A second World War glider which was home to an eccentric spinster for more than 50 years is about to be rescued from ruin.

Experts from the De Havilland Heritage Museum are about to salvage the hulk of an Airspeed Horsa assault glider from Cholsey, near Wallingford. The plane was transformed into a dwelling after the war by Maud Starkie, who lived there from the 1940s until she died last year at the age of 99.

She built a shed-like structure over it for weather-proofing, but inside it was still like being in a plane.

The fuselage was partitioned to make a bedroom, living room and kitchen.

It had running water, and a toilet that flushed into a cesspool.

News that the novel landmark, off Papist Way, will soon be gone has been the talk of the village.

It has triggered a wave of nostalgia, with everyone trying to piece together Miss Starkie's remarkable story.

Local historian Judy Dewey believes she lived in the plane from at least 1948; a copy of the Daily Telegraph from that year was found on site.

Cholsey resident Sue Gopall, 45, knew Miss Starkie well, and made regular visits to see she was all right.

Mrs Gopall, of Brentford Close, said: "She loved books and classical music. She didn't have a TV but listened to the radio and she was always very well-informed."

It was Mrs Gopall who contacted the military heritage experts after Miss Starkie died, posting details of the plane on the Internet.

Mrs Gopall added: "She always said she wanted someone to benefit from it when she was gone. A museum was the nearest we could come to that."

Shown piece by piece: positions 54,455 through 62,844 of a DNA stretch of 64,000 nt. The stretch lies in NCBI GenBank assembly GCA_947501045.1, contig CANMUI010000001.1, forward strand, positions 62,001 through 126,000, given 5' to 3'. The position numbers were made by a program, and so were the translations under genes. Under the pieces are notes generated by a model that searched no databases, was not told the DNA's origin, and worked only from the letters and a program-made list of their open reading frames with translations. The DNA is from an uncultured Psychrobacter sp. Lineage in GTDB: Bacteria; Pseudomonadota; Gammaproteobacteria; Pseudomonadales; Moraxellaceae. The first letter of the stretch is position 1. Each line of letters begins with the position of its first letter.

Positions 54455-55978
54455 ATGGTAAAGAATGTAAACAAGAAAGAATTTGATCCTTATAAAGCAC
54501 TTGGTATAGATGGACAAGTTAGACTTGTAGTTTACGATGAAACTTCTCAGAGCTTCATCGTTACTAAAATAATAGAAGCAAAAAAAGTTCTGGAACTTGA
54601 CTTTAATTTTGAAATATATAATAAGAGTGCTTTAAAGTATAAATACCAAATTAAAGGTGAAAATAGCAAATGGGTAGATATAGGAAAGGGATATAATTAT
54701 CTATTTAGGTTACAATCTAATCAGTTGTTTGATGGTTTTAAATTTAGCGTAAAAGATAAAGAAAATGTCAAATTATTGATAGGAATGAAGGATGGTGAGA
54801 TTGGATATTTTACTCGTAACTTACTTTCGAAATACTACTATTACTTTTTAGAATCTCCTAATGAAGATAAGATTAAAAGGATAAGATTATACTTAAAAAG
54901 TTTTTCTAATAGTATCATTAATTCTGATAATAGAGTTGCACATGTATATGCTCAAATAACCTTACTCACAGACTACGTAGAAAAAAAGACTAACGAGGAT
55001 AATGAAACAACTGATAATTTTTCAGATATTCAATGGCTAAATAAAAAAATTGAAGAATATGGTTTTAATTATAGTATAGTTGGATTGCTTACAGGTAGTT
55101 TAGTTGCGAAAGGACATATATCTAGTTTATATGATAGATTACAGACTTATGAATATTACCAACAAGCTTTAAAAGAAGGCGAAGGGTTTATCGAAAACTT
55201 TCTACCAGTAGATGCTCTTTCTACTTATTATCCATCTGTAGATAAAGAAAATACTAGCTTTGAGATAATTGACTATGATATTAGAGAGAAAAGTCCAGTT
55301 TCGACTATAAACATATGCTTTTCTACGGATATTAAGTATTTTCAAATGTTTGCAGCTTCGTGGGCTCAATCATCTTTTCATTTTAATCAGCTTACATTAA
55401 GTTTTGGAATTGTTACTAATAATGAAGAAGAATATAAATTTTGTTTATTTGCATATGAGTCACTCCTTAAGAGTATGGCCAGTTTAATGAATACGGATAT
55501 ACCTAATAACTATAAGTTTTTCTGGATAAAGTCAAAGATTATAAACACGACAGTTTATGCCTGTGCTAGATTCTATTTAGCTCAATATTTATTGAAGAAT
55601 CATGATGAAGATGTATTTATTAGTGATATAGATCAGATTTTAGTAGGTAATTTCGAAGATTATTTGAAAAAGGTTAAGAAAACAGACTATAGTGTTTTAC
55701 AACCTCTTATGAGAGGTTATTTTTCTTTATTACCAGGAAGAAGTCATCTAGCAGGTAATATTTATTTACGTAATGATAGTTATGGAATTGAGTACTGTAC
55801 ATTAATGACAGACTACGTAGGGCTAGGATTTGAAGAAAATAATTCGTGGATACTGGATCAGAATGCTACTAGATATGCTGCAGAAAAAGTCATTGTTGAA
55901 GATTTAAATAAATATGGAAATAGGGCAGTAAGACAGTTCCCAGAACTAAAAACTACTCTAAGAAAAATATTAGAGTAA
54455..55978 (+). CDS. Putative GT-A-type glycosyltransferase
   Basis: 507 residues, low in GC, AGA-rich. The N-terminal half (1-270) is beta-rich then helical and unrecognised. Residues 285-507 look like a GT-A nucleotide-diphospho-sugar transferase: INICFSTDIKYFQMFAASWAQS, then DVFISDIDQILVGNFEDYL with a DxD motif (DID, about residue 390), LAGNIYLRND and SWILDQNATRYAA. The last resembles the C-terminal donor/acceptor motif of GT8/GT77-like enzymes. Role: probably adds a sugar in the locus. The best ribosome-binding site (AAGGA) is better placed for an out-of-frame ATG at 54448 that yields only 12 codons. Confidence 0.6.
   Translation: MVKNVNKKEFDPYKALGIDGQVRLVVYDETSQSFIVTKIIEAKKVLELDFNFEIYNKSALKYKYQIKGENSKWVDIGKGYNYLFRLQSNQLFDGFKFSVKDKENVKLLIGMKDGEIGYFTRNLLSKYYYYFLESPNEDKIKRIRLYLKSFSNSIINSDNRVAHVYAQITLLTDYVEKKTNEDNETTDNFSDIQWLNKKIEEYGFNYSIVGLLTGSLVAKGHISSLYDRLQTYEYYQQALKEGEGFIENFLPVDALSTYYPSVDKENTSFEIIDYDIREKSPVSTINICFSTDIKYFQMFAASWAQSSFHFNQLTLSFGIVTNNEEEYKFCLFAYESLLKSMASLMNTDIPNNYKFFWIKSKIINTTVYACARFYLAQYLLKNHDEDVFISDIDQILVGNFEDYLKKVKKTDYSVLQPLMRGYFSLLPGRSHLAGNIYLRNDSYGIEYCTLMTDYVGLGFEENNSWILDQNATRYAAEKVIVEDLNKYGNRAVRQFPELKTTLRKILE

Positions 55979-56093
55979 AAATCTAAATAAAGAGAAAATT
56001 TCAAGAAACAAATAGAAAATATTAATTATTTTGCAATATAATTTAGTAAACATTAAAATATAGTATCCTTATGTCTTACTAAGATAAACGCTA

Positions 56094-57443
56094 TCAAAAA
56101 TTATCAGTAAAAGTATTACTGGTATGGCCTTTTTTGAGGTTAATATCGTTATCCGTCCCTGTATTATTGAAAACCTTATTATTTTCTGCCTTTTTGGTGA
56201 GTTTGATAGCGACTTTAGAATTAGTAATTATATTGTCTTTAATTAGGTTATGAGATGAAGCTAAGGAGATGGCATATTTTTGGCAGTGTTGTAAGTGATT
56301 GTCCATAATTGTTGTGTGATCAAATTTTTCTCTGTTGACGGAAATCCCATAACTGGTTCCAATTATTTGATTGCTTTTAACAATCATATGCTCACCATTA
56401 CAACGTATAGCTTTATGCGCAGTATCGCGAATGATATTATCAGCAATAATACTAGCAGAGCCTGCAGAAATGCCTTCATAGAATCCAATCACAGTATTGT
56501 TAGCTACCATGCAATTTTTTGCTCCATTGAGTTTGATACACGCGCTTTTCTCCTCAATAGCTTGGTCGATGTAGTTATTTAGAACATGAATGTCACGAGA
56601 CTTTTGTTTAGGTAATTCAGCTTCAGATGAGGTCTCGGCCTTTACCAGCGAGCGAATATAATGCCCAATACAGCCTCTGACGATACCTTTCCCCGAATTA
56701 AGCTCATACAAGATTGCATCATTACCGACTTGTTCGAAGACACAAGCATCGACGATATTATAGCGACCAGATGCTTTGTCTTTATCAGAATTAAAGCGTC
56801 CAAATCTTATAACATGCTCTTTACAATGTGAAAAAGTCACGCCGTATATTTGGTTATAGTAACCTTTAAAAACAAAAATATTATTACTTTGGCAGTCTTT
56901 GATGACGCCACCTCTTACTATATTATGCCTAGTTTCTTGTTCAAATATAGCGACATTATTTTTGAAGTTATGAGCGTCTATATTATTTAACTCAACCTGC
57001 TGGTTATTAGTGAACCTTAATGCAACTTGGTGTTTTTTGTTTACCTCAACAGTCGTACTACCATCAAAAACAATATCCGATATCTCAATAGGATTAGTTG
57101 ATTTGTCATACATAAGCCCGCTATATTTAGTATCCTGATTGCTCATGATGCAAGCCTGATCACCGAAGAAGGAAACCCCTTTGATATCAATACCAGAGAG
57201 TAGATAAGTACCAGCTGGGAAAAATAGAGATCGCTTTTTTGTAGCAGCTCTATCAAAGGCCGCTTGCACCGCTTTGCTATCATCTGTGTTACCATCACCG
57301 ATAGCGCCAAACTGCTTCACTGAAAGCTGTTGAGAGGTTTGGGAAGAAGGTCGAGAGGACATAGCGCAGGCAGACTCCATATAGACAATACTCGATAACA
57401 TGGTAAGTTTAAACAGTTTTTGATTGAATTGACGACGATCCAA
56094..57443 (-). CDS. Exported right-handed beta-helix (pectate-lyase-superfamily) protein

Wooden Horsa assault gliders were used for airborne troop landings in Europe. According to Cholsey folklore, this one crash-landed in the village.

"That's something the museum will look into," said aircraft enthusiast Dr Hugh Newell, who spotted Mrs Gopall's advert on the Internet and persuaded the St Albans-based De Havilland Heritage Museum to take the plane.

Local farmer Michael Ryman, 65, who now owns the glider site, thinks the plane was simply left behind after the war years, when "all within a ten-mile radius of Cholsey was airfields".

He remembers Miss Starkie as "a real character, very strong-willed".

He said: "She was a real, real tough old-bird. The plane was absolutely freezing in winter."

Miss Starkie used to call Cholsey builder Henrik Wallczak for repairs.

Mr Wallczak, 52, said: "I did loads of jobs up there. The pipes kept bursting because it was so cold. You had to go outside to warm up."

Miss Starkie died in July last year at the Royal Berkshire Hospital after being cared for briefly at the Blue Mountains elderly people's home in Wallingford and a nursing home in Whitchurch.